Remember the United Colors of Benetton clothing brand? Their models featured skin tones, eye colors, and hair textures that were as varied as their rainbow-hued fashion catalog. They were amongst the first companies that openly celebrated multiculturalism, putting it front and center in many of their ads.
Back in the 90s, showcasing an abundance of Black and Brown models in your fashion campaigns signaled to the outside world that you cared about diversity. The business model followed this same logic: when you hired Black and Brown employees, you communicated to onlookers that you prioritized equality.
Unfortunately, a more varied workplace does not automatically translate to an inclusive one. A racially-divergent workforce with varied and alternative perspectives cannot thrive in a culture that has little to no regard for any viewpoint that challenges the status quo. An environment that values and encourages a wide range of life experiences is one where diversity is not only welcomed, but structured so that it is experienced as an asset, rather than a burden for those in the status quo to adapt or make space for these “diverse” people.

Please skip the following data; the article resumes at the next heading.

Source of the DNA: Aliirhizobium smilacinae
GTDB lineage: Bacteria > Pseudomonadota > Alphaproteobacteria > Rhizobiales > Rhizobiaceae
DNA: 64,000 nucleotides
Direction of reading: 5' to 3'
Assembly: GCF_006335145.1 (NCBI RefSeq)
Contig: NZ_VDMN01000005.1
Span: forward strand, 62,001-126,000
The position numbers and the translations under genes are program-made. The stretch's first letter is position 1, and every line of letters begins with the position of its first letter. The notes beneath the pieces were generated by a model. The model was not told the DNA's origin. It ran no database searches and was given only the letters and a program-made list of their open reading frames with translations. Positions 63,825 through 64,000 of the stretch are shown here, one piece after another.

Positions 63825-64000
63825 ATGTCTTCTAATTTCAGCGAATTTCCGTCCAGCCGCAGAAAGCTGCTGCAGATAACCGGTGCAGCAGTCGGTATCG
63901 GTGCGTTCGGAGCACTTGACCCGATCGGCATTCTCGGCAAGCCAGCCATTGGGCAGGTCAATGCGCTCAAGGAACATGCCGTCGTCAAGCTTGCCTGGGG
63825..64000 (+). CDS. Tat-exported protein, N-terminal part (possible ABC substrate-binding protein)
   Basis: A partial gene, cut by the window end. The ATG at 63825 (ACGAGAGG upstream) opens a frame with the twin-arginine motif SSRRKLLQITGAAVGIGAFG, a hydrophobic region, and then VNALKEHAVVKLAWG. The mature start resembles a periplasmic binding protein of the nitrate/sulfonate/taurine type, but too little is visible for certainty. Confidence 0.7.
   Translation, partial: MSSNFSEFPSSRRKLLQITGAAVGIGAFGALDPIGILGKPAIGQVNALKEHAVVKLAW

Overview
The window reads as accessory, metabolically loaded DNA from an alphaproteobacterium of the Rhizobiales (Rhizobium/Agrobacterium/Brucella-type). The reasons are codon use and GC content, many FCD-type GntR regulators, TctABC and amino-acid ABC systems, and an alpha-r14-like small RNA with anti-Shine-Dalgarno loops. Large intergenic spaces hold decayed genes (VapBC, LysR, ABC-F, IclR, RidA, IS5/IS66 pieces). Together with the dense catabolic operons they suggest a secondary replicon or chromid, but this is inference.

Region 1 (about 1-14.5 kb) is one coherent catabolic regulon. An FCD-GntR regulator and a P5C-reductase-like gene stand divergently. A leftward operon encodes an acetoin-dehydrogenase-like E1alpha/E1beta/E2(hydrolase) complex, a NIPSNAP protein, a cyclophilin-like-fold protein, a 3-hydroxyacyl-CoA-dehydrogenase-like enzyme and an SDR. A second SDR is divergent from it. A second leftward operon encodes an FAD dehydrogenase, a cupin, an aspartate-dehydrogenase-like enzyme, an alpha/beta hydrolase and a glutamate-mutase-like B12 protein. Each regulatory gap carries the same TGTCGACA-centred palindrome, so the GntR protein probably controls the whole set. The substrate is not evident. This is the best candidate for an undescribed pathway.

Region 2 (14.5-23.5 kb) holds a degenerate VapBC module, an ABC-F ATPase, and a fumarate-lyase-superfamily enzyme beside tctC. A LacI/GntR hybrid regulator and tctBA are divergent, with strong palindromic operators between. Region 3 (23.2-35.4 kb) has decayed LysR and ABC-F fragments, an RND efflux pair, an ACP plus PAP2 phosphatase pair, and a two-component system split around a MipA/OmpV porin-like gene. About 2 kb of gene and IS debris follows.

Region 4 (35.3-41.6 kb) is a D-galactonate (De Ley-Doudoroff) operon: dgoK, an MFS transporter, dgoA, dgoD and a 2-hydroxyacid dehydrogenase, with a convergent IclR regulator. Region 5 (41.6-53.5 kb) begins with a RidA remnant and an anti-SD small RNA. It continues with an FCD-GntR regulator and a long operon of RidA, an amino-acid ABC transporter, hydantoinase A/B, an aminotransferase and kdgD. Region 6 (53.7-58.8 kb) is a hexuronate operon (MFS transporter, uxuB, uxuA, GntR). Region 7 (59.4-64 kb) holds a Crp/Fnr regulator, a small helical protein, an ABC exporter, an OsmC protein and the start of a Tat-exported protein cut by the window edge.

Like the operating system on your computer, traditional diversity and inclusion training programs need a major update! The old formats are often less effective than they could be and this is especially glaring during the COVID pandemic.
At Be the Change, we have been iterating on our approach to training and consulting design. We ask ourselves: what does it take to go from an organization that sees itself as welcoming to an organization that fosters belonging.
Is Your Culture Welcoming or Inclusive?